On 9 May, however, the government published the rules to be observed after 15 May, during the first phase of lifting restrictions. once it starts lifting restrictions during the first phase.
During that phase, not only will wearing protection masks become mandatory in all closed public spaces and on public transport, but hotels will be able to reopen as long as their restaurants, cafes, playgrounds and fitness centres remain closed. Hotels will still be allowed to serve food as part of room service, however. Besides, it was also decided that hairdressers, barbershops and dentist offices could open as long as they observe special disinfection procedures and only let patients and customers enter with an appointment.
Just before the guidelines were published, Prime Minister Ludovic Orban had said that hotels could reopen “as of now” after journalists had pointed to there being no point in opening hotels because of the significant restrictions on people’s movement.
Life after lockdown
President Klaus Iohannis told journalists that even after measures are lifted, life will not return to pre-COVID norms.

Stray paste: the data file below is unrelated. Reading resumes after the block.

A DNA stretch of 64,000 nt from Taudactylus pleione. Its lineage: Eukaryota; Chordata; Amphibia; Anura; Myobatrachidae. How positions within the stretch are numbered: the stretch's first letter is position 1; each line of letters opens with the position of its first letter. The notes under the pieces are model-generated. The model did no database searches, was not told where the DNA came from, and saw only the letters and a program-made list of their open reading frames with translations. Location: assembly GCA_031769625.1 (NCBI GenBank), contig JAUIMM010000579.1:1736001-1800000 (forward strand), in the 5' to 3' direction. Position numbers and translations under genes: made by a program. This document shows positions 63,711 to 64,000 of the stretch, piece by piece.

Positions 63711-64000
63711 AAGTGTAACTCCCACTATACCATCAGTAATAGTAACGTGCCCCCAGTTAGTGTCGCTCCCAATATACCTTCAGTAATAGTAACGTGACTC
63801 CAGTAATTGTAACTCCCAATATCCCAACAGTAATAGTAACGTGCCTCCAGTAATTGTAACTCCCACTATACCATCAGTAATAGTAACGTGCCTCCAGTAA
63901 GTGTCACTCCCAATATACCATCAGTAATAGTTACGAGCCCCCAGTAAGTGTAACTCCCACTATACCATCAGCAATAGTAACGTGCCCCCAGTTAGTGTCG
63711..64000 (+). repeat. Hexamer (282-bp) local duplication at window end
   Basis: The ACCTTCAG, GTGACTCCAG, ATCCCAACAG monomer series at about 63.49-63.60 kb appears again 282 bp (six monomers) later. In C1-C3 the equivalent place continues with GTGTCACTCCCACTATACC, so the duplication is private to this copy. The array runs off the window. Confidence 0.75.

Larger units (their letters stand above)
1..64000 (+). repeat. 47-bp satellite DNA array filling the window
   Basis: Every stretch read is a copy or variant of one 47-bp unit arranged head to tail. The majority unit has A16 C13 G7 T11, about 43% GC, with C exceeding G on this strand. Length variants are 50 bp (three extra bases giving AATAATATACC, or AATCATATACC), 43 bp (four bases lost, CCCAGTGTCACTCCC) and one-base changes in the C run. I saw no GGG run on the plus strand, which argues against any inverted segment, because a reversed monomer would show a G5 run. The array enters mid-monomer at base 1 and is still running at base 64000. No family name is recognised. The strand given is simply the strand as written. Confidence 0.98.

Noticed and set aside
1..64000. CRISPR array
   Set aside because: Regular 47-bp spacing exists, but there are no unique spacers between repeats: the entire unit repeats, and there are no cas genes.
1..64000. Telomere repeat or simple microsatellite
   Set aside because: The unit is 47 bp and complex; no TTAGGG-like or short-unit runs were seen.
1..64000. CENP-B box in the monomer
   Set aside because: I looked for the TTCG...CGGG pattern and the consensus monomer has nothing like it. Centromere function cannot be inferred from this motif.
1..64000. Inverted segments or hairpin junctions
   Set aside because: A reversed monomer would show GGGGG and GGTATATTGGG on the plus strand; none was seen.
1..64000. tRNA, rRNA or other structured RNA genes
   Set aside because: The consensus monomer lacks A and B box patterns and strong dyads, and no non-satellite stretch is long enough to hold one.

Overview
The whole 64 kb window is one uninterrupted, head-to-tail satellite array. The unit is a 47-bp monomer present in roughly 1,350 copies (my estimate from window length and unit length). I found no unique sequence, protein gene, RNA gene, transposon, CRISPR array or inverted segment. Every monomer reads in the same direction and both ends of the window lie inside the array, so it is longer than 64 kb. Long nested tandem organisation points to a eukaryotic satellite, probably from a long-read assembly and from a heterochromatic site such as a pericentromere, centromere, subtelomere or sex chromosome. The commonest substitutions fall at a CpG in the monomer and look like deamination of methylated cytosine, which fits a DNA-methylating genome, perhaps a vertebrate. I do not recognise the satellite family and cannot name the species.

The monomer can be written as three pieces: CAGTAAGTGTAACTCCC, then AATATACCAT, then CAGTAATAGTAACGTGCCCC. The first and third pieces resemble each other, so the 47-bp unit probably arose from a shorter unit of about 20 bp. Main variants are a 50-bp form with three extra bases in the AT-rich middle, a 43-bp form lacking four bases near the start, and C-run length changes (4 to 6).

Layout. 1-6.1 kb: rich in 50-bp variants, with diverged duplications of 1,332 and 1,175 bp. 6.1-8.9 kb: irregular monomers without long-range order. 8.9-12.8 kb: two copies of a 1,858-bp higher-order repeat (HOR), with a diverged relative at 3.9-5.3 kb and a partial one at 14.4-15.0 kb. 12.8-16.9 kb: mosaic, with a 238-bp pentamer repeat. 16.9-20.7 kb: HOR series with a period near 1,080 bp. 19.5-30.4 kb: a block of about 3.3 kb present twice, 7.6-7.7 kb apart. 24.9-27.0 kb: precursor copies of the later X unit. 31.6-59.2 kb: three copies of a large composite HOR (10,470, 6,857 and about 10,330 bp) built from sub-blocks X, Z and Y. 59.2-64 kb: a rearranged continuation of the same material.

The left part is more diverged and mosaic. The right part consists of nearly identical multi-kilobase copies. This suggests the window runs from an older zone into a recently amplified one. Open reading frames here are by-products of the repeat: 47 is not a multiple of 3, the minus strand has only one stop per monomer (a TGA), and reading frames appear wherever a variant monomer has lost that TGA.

The president told a news conference on 28 April that “we may still meet three people at most, we won’t leave town without serious reasons, we won’t go to restaurants.”
The president also noted that festivals will probably not be held this year, while sports competitions will be organised without people in attendance.
The country would lift restrictions step by step, with careful analysis, and if the number of infection rises after a measure is cancelled, it could be reintroduced, the president said,.
He added that the general elections due in November wouldn’t even take place this year if this was deemed unsafe. June’s local elections, for instance, will not be held.
Only students in their final years, such as eighth and twelfth grade, will have to return to school to prepare for their exams for two weeks. They will have to wear masks and attend classes with no more than ten people to ensure social distancing. Others will have to continue attending their courses online as they can only return to school in September.